Help for Heroes secures inquiry into Veterans Mental Health

The Defence Select Committee has announced it will be scrutinising Veterans mental health support this year, after Help for Heroes raised concerns in November last year.

In a letter to the Chair, Dr Julian Lewis, the Charity highlighted the issue of inadequate funding for NHS trusts who are finding their excellent work with Veterans and their families is being hindered by a lack of funding from central Government.

Head of Psychological Wellbeing, Karen Mead, welcomed the announcement saying: “Almost 500 individuals were discharged in 2016/17 with mental health issues – this has increased by 90% since 2012. NHS practitioners are doing a great job with what they have, and we know recent reforms to armed forces mental health provision are still taking effect. Help for Heroes believes that the increasing burden being placed on the NHS means that it is now the time to make sure the services these Veterans need are fit for purpose”

The NHS aims to see 95% of patients seeking mental health support within in 18 weeks; however, in some parts of the country wait times are in excess of 9 months for veterans.  Help for Heroes also has concerns that the Government is not placing enough emphasis on those with complex care needs. The charity is urging policy makers to have in the forefront of their minds the needs of these individuals who are discharged despite requiring more specialist support.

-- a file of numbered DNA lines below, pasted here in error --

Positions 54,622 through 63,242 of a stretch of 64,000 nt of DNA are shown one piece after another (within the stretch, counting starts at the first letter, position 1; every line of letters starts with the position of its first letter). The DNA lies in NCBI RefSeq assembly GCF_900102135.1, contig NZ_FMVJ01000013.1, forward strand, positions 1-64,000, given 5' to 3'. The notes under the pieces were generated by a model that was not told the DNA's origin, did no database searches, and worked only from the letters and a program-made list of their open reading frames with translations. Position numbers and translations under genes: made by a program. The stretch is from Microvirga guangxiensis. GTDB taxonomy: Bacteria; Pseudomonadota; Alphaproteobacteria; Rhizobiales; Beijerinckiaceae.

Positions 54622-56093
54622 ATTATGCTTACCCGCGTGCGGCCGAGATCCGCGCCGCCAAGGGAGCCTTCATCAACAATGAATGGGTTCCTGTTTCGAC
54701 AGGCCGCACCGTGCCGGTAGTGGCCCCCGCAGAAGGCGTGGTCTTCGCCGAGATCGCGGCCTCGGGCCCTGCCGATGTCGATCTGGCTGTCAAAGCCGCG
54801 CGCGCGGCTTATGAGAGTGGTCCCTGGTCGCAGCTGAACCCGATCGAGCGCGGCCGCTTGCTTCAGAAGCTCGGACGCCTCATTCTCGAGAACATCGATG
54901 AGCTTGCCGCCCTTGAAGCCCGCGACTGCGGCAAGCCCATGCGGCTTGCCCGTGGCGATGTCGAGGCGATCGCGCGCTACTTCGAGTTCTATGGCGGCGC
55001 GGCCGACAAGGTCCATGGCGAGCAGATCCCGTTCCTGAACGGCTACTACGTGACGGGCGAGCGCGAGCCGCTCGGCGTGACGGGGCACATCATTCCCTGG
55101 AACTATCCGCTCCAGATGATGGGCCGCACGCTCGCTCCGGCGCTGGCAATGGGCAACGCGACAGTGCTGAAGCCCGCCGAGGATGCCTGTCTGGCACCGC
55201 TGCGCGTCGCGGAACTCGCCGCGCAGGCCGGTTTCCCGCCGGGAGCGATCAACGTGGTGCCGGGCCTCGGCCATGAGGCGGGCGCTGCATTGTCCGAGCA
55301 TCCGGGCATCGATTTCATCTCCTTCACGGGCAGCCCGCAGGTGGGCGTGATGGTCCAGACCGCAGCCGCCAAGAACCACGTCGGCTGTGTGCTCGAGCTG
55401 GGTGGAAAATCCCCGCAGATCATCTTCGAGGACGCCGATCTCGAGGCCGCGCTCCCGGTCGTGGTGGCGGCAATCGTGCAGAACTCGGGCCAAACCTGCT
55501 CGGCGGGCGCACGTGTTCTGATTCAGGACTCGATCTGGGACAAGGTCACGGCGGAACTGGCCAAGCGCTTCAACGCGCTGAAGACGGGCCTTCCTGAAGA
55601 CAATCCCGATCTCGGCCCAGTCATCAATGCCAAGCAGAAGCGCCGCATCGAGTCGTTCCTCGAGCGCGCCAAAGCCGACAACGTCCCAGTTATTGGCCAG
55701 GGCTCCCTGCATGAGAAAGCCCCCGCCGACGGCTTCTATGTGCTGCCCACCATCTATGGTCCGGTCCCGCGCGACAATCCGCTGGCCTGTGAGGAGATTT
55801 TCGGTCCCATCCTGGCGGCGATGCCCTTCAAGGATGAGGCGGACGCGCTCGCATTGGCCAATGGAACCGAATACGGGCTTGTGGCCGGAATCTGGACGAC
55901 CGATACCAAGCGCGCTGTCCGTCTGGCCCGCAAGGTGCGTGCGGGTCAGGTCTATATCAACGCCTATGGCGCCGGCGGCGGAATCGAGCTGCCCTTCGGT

Help for Heroes CEO, Mel Waters said “Help for Heroes believes that those who have put their own lives second in service of their country, deserve a second chance at life. I am pleased the members of the Select Committee regard the needs of Veterans as a pressing issue. Much work has been done in the past year to improve the standard of care and pathways of support for when it might be needed. However, it is unacceptable that those brave men and women of our Armed Forces are still being made to wait in excess of 9 months to access the support they need and more importantly deserve.”

“It’s incredibly important to make sure support is not only available but also fit for purpose and timely. I thank the committee for recognising this and responding to our call for a review.”

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For more information, please contact Robyn Staveley at 020 7337 9823 or email 

For more information about Help for Heroes, please visit

For more information about the inquiry, please visit


Help for Heroes offers comprehensive support to those who have suffered life-changing injuries and illnesses while serving our country. This support is provided through grants direct to our Heroes and their families, grants to other charities and through four Help for Heroes Recovery Centres across the UK. A recent study launched in January 2016 by Help for Heroes and King’s College London found of the 750,000 men and women who served as Regulars between 1991 and 2014, at least 66,000 need long term support.


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